• 2
    There are many approaches to this. And I'm perfectly fine with SQL queries. However, I really like being able to copy the string out of the text and paste it into whatever SQL editor I have handy and run it. These constants work against such things. Furthermore, I like IntelliJ as an IDE. It has useful things like tab completion and intellisence on strings that look like SQL within a Java file - this again makes that not work as well. For me, in my environment, the structure you have described works against my productivity in several ways. – user40980 Mar 8 '16 at 4:04
  • Aside, if you like SQL a bit more (I haven't use this yet - but I like its idea), glance at MyBatis. But again, I would urge you to look at your own productivity and consider its utility or lack there of. I can only speak for my environments. – user40980 Mar 8 '16 at 4:06
1

I agree with what you say. Having worked in several companies on a variety of platforms I have not seen the level of abstraction you describe. Occassionally I will write code snippets and construct SQL from them, but couched in application and problem domain terms, not DB design terms. For example
where-cluase-for-employee = "<several lines of SQL>"
whereas
where-clause-for-contractor="<a different complex predicate>".

SQL is a programming language. No one would consider it best practice to construct a Java method call as a string then execute it. Why would this be done for SQL?

Maintainability and ease of change are important, too. I believe that code should be written with consideration for the unfortunate on-call person who has to fix it at 3am, never having seen it before. Make code efficient and compact by all means, but not so much that the writer's the only person who can understand it.

There is a different approach which can abstract table and column names from the Java and keep SQL as a compact block. It can also improve runtimes, depending on the applications workload. Put the SQL into a stored procedure. Good SP naming conventions will say exactly what it does (read_count_by_user for the example in the question), and the contract between application and SQL is defined. If the returned columns change the application must change, too, but this is a problem you face currently. Impact analysis is a text search of the source code. Modularity is improved. Tuning and re-writes can be done on a per-procedure basis.

If the developers' only gripe is with the DB naming convention ask for a set of views to be defined with developer-friendly names for tables and columns. For the simple use cases shown these will have no impact on performance.

0

Just for info. Since the fields are constants (static final), I can tell you that the byte code resulting to the compilation will be exactly what you want.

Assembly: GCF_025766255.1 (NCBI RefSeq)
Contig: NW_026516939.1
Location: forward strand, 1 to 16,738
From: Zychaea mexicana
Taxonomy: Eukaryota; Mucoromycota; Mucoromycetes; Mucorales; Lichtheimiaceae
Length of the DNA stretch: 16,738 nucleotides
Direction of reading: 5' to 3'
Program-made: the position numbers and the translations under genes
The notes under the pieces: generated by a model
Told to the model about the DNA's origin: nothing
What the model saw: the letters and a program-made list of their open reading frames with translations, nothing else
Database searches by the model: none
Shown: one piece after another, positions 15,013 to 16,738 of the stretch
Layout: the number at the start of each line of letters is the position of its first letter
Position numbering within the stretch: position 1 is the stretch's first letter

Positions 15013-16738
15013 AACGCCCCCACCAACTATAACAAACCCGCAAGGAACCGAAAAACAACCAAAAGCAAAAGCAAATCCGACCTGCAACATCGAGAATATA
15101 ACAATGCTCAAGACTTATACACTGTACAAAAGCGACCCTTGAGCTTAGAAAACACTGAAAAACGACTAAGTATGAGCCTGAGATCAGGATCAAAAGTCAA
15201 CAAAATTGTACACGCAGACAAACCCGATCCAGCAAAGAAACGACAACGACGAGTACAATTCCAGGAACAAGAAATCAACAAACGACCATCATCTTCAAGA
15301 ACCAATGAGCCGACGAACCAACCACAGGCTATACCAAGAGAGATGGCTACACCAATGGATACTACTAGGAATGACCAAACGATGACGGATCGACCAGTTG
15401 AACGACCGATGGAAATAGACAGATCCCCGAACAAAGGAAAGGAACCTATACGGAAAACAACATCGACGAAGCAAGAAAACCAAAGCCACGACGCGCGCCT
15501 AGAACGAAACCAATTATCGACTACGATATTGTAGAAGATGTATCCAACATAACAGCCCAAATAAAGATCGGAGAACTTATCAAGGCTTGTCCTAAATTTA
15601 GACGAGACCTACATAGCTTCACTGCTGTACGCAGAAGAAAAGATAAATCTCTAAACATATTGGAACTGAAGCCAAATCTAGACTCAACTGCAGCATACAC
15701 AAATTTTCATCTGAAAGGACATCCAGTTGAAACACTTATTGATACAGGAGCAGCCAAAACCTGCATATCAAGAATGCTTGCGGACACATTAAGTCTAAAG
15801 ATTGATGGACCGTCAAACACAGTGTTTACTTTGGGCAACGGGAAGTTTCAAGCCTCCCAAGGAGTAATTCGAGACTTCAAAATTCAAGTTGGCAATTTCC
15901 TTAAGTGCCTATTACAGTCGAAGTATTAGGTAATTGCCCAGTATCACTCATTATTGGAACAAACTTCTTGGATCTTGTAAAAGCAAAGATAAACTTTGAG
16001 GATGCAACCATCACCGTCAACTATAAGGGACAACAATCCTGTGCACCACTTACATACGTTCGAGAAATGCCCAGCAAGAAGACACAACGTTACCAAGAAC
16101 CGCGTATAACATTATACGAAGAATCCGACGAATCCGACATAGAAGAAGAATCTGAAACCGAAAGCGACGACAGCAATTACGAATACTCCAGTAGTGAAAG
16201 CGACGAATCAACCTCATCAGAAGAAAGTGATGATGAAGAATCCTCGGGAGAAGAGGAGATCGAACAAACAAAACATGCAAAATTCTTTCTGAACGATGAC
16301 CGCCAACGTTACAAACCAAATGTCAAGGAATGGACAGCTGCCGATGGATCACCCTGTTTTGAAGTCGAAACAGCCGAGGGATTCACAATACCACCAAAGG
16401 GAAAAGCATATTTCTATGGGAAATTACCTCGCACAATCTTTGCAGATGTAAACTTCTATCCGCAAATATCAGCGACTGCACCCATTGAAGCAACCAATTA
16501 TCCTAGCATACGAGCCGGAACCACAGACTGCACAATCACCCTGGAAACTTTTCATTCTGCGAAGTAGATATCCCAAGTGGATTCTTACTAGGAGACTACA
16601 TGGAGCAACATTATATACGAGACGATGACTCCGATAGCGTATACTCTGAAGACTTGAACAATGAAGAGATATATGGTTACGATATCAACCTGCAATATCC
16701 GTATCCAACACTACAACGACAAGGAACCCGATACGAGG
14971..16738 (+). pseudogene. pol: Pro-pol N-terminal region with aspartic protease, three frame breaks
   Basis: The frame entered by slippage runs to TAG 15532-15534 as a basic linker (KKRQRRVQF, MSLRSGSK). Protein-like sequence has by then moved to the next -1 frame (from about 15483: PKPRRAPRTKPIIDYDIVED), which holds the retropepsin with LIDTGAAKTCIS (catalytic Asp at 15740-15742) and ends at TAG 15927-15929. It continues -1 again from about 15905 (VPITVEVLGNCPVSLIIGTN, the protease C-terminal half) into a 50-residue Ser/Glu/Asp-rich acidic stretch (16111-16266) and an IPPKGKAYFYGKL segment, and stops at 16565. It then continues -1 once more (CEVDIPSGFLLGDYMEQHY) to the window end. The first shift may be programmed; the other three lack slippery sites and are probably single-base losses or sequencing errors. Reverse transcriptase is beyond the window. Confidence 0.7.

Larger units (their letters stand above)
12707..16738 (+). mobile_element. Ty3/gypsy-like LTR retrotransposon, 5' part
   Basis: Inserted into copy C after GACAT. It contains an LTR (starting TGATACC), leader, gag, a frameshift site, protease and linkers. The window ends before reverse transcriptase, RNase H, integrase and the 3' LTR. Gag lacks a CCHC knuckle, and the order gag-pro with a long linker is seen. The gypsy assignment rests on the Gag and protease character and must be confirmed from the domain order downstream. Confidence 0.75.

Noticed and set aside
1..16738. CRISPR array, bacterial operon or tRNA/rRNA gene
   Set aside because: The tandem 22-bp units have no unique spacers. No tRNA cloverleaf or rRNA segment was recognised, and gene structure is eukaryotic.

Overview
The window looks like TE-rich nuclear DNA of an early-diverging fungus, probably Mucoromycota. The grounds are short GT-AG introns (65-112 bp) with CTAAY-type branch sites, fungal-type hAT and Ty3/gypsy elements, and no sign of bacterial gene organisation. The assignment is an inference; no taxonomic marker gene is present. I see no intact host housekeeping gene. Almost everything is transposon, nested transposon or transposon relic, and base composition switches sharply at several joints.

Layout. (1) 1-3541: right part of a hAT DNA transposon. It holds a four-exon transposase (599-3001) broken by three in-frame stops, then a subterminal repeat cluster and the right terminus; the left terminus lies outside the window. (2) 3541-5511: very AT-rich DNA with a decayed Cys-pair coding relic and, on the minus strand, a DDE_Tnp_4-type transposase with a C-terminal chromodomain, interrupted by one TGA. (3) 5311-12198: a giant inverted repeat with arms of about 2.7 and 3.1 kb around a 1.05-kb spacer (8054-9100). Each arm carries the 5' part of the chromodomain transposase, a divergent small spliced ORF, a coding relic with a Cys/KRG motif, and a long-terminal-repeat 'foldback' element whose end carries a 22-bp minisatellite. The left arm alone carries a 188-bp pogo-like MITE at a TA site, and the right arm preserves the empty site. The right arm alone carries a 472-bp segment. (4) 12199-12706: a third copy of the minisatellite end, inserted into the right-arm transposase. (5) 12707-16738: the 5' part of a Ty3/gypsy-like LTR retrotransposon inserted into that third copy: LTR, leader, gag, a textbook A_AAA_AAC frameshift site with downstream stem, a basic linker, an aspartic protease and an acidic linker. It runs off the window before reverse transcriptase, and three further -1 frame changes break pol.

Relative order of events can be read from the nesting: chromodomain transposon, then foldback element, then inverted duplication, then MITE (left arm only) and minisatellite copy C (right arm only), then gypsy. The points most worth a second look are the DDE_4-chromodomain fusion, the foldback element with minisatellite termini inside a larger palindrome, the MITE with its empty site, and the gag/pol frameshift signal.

The compilation will replace every constants to its value, so your query will be a String (might be a concatenation of String, not really sure).

Using your examples

This is the java file :

String sql = 
    "SELECT "
    + "COUNT(" + COLUMN_NAME_OPEN_ID +") as " + AS_NAME_COUNT + ", " 
    + "FROM "
        + TABLE_VALID_USER + " " 
    + "WHERE "
        + COLUMN_NAME_OPEN_ID + "= ? "
        + ";";

And here is the byte code, the class file:

String sql = 
    "SELECT COUNT(hashed_open_id) as cnt, " 
    + "FROM valid_user_table " 
    + "WHERE hashed_open_id= ? ;";

This approch of code has the advantage to be more secure if you change a fields, no need to check all the code. I used this design sometimes... This is probably why you have some difficulties to understand why the user_id is actually the hashed_open_id, probably at one point, the user_id column where present but some updates remove this column to used the hashed_open_id one. It's simpler to read if the constant name is well choosen.

EDIT :

I invite you to try some generic code on constants to find out that you can update the constant value without problem but every place you use it will keep the value at the compilation.

0

IMO that practice only makes sense if they were trying to make a graphical, point-and-click, ad-hoc query builder for end-users, and even in that case I would use JDBC metadata to pull out column names.

Otherwise I see no practical advantages, only disadvantages.

0

The anwer: probably for template code, to hundredfold being copied and customized´.

Refactoring needs care. Refactoring to make the code just a bit better, often does not pay. A more radical refactoring is better.

Here: simply filling in the constants (could be automized), especially manually, just gives work.

The old state is bad, and my guess is, that the code results from copied queries, copied code. It would be a good time, to check code-copies. These will no longer easily be found after refactoring. Can don't-repeat-yourself be applied? How does the code fetch generated keys?

It would be a good moment to see whether things can be improved, try-with-resources, JPA, maybe SQL as declarative data or whatever.

Also this kind of refactoring should not be mixed with business logic changes. Think how unnice it would be if manually substituting a column name replaced the wrong column. Nice debugging new code.

Your Answer

By clicking “Post Your Answer”, you agree to our terms of service, privacy policy and cookie policy

Not the answer you're looking for? Browse other questions tagged or ask your own question.